Women in History
This board is an homage to the powerful, persistent and passionate women throughout history.
Mary Nolan, 1920's : Ziegfeld Follies. Mary was a performer in The Ziegfeld Follies in the early 1920s, under the name Imogne “Bubbles” Wilson. Her impact as a dancer was so profound that columnist Mark Hellinger once said of her in 1922: “Only two people in America would bring every reporter in New York to the docks to see them off. One is the President. The other is Imogene “Bubbles” Wilson.”
“You can never hang back and live your life. Just as democracy tends to evaporate when you stop fighting for it, feminist gains tend to evaporate when we stop fighting.”—Erica Jong. Watch Jong, Gloria Steinem, Alice Walker, Dalma Heyn, Alix Kates Shulman, and Bel Kaufman talk about the many faces of feminism.
In her 1942 book, "Women For Defense" Margaret Culking Banning wrote the following: “In this Second World War women will be used physically as never before, for production of war materials, for substitute labor in factories and on farms as man power is drained by the armed forces, and for guard and emergency duty of all kinds in threatened areas, and for management of evacuations, if it comes to that. Women by themselves cannot win this war. But quite certainly it cannot be won without them.”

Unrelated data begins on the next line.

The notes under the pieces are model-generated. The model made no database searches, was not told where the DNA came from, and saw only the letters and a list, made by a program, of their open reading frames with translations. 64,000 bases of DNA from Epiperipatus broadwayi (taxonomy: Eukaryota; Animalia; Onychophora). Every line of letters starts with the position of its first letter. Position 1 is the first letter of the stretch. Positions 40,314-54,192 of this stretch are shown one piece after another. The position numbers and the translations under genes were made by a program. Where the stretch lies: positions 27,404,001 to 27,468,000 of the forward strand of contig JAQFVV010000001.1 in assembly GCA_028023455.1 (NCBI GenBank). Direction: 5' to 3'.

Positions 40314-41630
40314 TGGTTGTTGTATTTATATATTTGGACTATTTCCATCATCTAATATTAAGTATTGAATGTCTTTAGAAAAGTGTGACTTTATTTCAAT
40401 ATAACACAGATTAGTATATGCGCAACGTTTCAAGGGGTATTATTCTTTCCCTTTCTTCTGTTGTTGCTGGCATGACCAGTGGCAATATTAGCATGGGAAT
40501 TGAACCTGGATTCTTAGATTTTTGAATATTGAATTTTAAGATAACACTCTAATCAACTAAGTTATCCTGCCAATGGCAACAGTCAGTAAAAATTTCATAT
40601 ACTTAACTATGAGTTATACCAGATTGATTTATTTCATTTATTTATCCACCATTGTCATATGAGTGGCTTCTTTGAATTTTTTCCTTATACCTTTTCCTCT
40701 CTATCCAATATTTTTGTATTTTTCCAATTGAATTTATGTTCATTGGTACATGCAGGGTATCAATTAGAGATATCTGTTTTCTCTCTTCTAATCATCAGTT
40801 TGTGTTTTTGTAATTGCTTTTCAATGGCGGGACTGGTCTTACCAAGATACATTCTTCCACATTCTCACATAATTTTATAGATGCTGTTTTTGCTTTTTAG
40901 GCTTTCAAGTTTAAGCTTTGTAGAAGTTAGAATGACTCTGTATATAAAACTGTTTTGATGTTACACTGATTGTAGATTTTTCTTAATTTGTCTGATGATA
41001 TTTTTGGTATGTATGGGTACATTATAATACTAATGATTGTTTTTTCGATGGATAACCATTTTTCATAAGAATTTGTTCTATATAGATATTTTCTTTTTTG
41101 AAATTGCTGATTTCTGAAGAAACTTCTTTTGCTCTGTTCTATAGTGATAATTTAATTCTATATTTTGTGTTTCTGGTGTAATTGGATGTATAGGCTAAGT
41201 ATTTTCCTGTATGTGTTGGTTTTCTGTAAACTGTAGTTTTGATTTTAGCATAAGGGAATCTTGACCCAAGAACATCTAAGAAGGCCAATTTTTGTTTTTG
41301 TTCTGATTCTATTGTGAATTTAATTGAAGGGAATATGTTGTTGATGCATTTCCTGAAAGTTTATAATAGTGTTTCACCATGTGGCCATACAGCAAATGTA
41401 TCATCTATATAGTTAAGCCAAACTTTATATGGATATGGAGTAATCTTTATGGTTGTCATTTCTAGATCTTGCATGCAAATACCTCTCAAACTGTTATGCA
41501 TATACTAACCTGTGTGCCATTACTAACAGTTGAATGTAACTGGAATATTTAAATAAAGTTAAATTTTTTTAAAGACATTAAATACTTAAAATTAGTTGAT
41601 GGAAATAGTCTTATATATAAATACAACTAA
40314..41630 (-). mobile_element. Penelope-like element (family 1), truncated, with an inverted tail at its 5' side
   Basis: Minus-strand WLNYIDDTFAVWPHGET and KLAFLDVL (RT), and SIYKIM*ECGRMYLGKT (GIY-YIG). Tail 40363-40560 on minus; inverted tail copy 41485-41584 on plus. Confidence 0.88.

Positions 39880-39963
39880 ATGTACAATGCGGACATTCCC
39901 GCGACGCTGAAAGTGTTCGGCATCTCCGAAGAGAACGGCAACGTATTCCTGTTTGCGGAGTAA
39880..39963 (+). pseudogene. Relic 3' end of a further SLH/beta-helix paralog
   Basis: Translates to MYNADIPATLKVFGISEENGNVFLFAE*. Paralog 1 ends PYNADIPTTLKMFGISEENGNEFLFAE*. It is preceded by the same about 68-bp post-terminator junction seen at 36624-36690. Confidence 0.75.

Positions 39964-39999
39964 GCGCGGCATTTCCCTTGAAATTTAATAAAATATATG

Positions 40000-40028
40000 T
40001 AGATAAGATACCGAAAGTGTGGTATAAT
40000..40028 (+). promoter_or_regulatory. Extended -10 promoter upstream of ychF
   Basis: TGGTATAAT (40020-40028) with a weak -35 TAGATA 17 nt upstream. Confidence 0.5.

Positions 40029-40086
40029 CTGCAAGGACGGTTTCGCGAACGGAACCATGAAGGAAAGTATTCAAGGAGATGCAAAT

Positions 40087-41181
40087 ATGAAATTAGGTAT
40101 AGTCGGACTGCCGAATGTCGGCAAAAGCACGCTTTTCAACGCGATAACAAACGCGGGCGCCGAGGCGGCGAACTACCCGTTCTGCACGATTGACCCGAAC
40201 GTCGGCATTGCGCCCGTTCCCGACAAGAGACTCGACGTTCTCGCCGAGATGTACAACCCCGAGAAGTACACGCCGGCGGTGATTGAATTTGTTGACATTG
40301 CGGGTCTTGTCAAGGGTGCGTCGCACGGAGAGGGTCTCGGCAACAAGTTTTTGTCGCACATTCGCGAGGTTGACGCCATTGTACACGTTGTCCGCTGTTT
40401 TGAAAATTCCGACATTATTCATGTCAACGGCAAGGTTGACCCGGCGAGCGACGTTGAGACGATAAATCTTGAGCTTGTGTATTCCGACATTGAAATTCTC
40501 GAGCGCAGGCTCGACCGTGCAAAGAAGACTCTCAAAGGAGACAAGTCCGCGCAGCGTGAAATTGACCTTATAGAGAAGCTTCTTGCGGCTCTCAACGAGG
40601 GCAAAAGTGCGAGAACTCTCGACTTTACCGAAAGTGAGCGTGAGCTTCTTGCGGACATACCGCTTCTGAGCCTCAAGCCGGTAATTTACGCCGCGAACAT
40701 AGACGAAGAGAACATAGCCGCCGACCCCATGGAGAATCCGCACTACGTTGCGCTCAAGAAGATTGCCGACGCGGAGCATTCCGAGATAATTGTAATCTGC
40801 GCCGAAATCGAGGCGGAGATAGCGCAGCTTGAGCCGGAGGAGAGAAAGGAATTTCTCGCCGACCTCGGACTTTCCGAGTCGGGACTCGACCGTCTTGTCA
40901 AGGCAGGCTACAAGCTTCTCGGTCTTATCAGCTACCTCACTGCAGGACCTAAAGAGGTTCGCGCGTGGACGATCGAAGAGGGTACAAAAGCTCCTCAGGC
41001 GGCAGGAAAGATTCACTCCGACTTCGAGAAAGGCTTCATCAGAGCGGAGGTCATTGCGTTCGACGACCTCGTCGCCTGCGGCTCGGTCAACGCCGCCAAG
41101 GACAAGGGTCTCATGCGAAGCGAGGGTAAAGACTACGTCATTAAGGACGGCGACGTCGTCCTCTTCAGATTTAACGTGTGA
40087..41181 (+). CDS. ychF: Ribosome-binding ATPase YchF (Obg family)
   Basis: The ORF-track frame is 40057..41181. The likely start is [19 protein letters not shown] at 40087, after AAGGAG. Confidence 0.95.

Clara Mae Luper was one of the early leaders of the civil rights movement in Oklahoma in the 50s. She was arrested 26 times for her civil rights activities. She led sit-ins to end segregation all over Ok. She was a candidate for the US Senate in 1972, and developed Black Voices Magazine in the the late 70s.
Alexandra David-Néel: Born in 1868 in Paris, by the time she was 18 she’d traveled around Europe & was a member of the Theosophical Society. When she was in her 40s she traveled to India to study Buddhism, met a prince, and possibly had an affair with him. During her travels in Asia, she lived in a cave, adopted a monk & traveled to Tibet at a time it was closed to foreigners. She met the 13th Dalai Lama which no European lady had ever done before. She died AT THE AGE OF 101 in 1969